I heard about this book on the radio, and decided to read Orwell's book beforehand. Whereas I found Orwell's infinitely interesting in terms of social history - though by no means questionable on some levels - Stephen Armstrong's attempt to 'revisit' the book seems like more of a device to take advantage of the current climate in British politics.
I should add at this point that the book has a lot of important things to say, and that for the general reader it's very useful as a point of reference in finding out how, for example, the benefits system functions under the coalition government. In a sense it's not too surprising, but some of the points Armstrong highlights are incredibly interesting - and, of course, make for very depressing reading (nowt wrong with that!)
However, the book does come across as fairly slipshod at points, and seems to have been very hastily written. I found myself questioning why the author even bothered to name his chapters after Orwell's when some of them mention the title topic, then go onto something completely different. For example, the 'Food' chapter made some interesting points about low income households and a lack of proper nutrition, then incorporated drugs and suicides. I sort of see what Armstrong was trying to get at, but sometimes you found yourself on another topic all of a sudden, thinking 'how the hell did we get onto this?!' As a reasonably long book, more attempt needs to be made to foster a sense of coherence.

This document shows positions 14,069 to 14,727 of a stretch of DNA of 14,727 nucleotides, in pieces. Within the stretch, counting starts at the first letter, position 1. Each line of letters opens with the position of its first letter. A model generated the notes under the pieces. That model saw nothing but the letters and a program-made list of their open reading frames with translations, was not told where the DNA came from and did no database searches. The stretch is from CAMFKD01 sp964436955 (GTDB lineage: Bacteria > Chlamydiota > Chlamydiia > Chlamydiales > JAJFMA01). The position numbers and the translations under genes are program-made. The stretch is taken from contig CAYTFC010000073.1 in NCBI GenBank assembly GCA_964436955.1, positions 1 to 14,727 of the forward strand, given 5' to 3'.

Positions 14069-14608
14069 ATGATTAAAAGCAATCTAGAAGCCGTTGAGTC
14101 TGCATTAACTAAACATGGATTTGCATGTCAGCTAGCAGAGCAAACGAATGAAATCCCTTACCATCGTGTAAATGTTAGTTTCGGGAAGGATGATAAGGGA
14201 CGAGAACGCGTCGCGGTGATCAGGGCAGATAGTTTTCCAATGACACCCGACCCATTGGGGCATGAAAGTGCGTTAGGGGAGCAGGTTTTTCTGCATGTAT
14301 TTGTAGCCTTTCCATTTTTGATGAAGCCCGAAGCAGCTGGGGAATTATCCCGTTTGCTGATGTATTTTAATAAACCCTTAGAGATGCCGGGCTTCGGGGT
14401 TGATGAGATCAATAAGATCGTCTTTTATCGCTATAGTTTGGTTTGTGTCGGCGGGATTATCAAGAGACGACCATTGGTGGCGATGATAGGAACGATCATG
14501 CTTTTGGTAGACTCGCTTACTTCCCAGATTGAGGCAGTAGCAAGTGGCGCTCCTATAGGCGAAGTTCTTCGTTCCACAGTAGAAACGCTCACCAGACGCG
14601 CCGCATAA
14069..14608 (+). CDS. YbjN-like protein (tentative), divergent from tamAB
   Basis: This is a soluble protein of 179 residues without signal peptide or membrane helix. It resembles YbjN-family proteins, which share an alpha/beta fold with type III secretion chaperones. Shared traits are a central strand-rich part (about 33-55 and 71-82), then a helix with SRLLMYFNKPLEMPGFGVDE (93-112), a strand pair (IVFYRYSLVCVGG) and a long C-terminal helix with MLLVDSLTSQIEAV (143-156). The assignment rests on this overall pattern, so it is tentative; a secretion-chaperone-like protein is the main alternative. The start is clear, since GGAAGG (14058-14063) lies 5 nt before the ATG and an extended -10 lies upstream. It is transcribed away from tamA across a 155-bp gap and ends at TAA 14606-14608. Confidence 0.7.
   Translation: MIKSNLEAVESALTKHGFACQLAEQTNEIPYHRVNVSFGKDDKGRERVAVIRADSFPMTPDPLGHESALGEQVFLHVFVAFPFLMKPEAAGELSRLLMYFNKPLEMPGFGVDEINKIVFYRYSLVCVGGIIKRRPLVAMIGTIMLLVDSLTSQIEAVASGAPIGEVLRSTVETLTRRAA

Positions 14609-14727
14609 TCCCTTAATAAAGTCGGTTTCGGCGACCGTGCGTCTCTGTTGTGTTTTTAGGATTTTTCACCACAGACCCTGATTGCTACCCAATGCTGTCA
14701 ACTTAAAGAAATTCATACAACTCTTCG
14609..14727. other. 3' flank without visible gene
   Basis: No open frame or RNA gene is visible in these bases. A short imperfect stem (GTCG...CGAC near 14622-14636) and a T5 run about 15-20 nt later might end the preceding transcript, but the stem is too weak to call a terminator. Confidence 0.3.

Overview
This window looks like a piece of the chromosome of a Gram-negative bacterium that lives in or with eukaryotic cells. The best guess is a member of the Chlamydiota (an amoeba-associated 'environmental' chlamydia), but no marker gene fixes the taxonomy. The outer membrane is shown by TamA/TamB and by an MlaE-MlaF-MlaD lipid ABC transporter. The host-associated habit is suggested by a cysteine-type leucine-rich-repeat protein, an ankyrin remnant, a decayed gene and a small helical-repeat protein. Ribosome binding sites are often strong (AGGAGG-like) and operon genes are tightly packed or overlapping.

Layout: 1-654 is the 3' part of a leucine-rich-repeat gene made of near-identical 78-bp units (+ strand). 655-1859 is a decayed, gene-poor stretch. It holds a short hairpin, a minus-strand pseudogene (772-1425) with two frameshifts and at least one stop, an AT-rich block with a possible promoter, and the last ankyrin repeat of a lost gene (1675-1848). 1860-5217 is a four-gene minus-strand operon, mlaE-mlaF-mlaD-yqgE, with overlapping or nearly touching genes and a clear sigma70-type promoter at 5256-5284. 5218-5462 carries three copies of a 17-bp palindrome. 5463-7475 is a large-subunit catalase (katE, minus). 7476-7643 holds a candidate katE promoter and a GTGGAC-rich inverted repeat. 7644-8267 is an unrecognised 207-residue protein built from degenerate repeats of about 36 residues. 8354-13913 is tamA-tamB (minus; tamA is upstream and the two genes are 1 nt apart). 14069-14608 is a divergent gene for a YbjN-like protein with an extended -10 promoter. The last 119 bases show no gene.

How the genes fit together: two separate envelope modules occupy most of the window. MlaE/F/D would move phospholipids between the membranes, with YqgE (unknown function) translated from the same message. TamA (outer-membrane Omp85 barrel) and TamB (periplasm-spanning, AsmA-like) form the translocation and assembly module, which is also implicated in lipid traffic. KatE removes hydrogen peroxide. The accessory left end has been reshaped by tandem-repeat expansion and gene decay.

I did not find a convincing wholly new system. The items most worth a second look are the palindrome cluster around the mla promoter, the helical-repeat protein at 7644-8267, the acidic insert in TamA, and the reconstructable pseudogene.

Adding to the slipshod nature of the book are some passages in which the author seems to have missed Orwell's point. For example, Armstrong described how northern entrepreneurs are "bitterly scorned" by Orwell, but quotes a passage in which Orwell was actually talking about Charles Dickens' portrayal of the same.
A final criticism, for which the publisher rather than the author is to blame, is the fact that there are quite a number of grammatical errors and/or typos. I got the book out from the library and the reader before me, obviously similarly annoyed, had started to highlight these in the text! They included 'sheffield' (without a capital) and 'who's' instead of 'whose'. This added to the feeling that the book had been churned out under time pressure.
Overall, the book is important in terms of promoting debate, some sections are very interesting, and I certainly agree with many of the points it makes about our society, but it would have been better as a general social commentary rather than a work rather tenuously linked to Orwell's '...Wigan Pier'.